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Being Essential Is Not Enough, Part 2 | Peer to Peer Review - lj.libraryjournal.com - 0 views

  • Solving a problem that already exists for your faculty (such as compliance with a mandate) is more likely to generate support for the library than trying to convince the faculty that they have a problem.
  • Listen also for areas of emphasis that you might not think of as relevant to the library.
  • Sometimes aligning your library with institutional goals and programs means creating new services, and sometimes it means adapting old ones. Since our host institutions are always changing, it always means responding quickly and nimbly to new programs and priority shifts.
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  • Instead, she worked with her leadership team to create a two-part document: the first section outlined the library’s significant achievements over the past year, and the second explained what we want to do in the coming year.
  • the message our vice president received was not “Here are all the reasons why you ought to give the library more money.” Instead, it was “Here are some of the most important ways in which the library is moving the university towards its goals, and here are ways in which we could do that even better if we had more resources to work with.”
  • Thus, the message our vice president received was not “Here are all the reasons why you ought to give the library more money.” Instead, it was “Here are some of the most important ways in which the library is moving the university towards its goals, and here are ways in which we could do that even better if we had more resources to work with.”
  • Map your library’s programs and services to the mission of the university and you will be seen as an essential strategic partner, not just another piece of costly infrastructure.
  • Takeaway lesson: Map your library’s programs and services to the mission of the university and you will be seen as an essential strategic partner, not just another piece of costly infrastructure.
  • Solving a problem that already exists for your faculty (such as compliance with a mandate) is more likely to generate support for the library than trying to convince the faculty that they have a problem.
  • offering dedicated collaboration space for use by faculty working in those clusters, reaching out to the clusters with targeted information about existing technology offerings in the libraries, and “providing dedicated subject specialists for each faculty cluster to work across the life-cycle of their research to offer guidance and connections to services
  • Sometimes aligning your library with institutional goals and programs means creating new services, and sometimes it means adapting old ones. Since our host institutions are always changing, it always means responding quickly and nimbly to new programs and priority shifts.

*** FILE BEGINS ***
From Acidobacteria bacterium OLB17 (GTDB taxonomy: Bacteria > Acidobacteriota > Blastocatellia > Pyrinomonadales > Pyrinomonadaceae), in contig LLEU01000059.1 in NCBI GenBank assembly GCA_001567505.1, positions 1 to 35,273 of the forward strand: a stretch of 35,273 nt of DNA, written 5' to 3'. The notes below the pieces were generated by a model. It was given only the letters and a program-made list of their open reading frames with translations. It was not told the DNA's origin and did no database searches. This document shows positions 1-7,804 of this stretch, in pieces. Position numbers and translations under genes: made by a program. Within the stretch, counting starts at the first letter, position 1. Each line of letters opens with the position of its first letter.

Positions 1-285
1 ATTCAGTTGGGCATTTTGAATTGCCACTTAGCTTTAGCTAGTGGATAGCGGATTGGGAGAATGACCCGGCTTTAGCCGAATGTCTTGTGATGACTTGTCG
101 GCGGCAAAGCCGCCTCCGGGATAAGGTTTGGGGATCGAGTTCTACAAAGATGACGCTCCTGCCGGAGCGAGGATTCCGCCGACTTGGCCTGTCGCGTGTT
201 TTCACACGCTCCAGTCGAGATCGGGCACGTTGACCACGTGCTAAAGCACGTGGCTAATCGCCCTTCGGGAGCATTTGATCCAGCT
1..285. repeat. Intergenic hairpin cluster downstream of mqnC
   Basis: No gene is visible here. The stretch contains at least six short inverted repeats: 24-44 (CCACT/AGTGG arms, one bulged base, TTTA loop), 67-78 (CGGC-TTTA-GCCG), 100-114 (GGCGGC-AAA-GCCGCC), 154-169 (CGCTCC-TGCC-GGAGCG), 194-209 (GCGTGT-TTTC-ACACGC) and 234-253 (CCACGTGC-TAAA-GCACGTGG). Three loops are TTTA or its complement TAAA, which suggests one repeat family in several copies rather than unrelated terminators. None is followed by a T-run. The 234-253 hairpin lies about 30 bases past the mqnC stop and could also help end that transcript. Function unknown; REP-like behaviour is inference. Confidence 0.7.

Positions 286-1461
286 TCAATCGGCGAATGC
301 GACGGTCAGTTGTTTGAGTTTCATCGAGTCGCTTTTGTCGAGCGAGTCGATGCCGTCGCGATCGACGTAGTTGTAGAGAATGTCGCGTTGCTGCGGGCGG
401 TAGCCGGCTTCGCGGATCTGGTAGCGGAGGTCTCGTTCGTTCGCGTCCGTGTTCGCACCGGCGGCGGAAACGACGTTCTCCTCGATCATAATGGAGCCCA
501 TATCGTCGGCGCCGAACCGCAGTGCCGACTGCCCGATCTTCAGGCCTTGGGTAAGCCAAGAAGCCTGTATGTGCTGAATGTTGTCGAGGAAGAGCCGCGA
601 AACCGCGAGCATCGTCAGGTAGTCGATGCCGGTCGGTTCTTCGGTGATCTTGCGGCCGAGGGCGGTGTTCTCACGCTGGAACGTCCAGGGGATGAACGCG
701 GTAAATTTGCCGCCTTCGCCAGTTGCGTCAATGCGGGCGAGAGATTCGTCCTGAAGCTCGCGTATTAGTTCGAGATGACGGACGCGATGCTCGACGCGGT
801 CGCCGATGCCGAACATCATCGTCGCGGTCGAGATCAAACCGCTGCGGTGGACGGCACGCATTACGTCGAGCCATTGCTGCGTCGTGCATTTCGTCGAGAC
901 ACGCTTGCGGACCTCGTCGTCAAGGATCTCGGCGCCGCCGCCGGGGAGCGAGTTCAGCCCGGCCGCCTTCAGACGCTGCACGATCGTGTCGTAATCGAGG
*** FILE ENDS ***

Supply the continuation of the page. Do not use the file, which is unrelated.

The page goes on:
• Listen also for areas of emphasis that you might not think of as relevant to the library.
  • ask yourself what the library might do differently (or what it might already be doing) that could have an impact on that goal, even if the goal doesn’t seem to be connected directly to library services.
  • ask yourself what the library might do differently (or what it might already be doing) that could have an impact on that goal
  • , even if the goal doesn’t seem to be connected directly to library services.
  • not just what your campus leaders and spokespersons say, but how often and in how many contexts they say it that will tip you off to a particularly important or emerging area of institutional focus
  • It’s not just what your campus leaders and spokespersons say, but how often and in how many contexts they say it that will tip you off to a particularly important or emerging area of institutional focus
  • If the library is doing things that don’t help further the goals and strategies laid out in them, ask yourself why—and unless the answers you come up with are unusually compelling and can be defended (with a straight face) in conversation with your provost or vice president, seriously consider discontinuing them. If your library is doing things that actively undermine those goals and strategies, stop doing those things immediately. As you consider establishing new programs or practices in your library, ask yourself from the very beginning how those new programs or practices will help further the strategic mission of your institution.
  • If the library is doing things that don’t help further the goals and strategies laid out in them, ask yourself why—and unless the answers you come up with are unusually compelling and can be defended (with a straight face) in conversation with your provost or vice president, seriously consider discontinuing them.
  • your library is doing things that actively undermine those goals and strategies, stop doing those things immediately. As you consider establishing new programs or practices in your library, ask yourself from the very beginning how those new programs or practices will help further the strategic mission of your institution.
  • no library that aligns itself to institutional priorities will end up serving all programs and all academic disciplines equally
  • our budgets and programmatic support should not be distributed equally across disciplines, but should reflect the curricular and strategic emphases of our host institutions.
  • means your monitoring of institutional communications for strategic hints will have to be sensitive to nuance
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